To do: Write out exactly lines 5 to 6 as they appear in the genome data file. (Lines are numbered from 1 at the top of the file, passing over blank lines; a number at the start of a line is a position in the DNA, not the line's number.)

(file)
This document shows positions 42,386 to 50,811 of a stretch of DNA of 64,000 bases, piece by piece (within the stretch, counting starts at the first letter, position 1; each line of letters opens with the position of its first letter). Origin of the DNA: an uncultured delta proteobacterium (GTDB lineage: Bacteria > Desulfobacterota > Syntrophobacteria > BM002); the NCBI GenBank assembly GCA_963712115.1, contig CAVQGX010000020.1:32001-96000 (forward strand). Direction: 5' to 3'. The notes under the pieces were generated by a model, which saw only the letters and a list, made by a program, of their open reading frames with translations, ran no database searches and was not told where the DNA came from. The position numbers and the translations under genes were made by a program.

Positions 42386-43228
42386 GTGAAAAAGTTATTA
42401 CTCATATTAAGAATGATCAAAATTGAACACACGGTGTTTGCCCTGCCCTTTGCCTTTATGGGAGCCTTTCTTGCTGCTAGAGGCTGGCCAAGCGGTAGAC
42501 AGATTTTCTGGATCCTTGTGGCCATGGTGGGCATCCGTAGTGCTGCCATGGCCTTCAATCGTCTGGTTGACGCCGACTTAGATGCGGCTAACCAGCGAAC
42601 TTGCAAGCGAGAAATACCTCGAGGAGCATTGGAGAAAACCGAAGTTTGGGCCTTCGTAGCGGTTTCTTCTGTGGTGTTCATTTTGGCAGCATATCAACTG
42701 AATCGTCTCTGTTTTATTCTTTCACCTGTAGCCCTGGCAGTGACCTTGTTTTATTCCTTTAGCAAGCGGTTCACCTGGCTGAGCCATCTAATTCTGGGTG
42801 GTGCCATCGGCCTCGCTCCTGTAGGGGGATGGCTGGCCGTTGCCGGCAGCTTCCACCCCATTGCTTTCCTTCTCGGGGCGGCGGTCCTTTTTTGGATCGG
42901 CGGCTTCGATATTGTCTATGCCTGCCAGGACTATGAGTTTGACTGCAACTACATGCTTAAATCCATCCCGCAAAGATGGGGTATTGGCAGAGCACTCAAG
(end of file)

42501 AGATTTTCTGGATCCTTGTGGCCATGGTGGGCATCCGTAGTGCTGCCATGGCCTTCAATCGTCTGGTTGACGCCGACTTAGATGCGGCTAACCAGCGAAC
42601 TTGCAAGCGAGAAATACCTCGAGGAGCATTGGAGAAAACCGAAGTTTGGGCCTTCGTAGCGGTTTCTTCTGTGGTGTTCATTTTGGCAGCATATCAACTG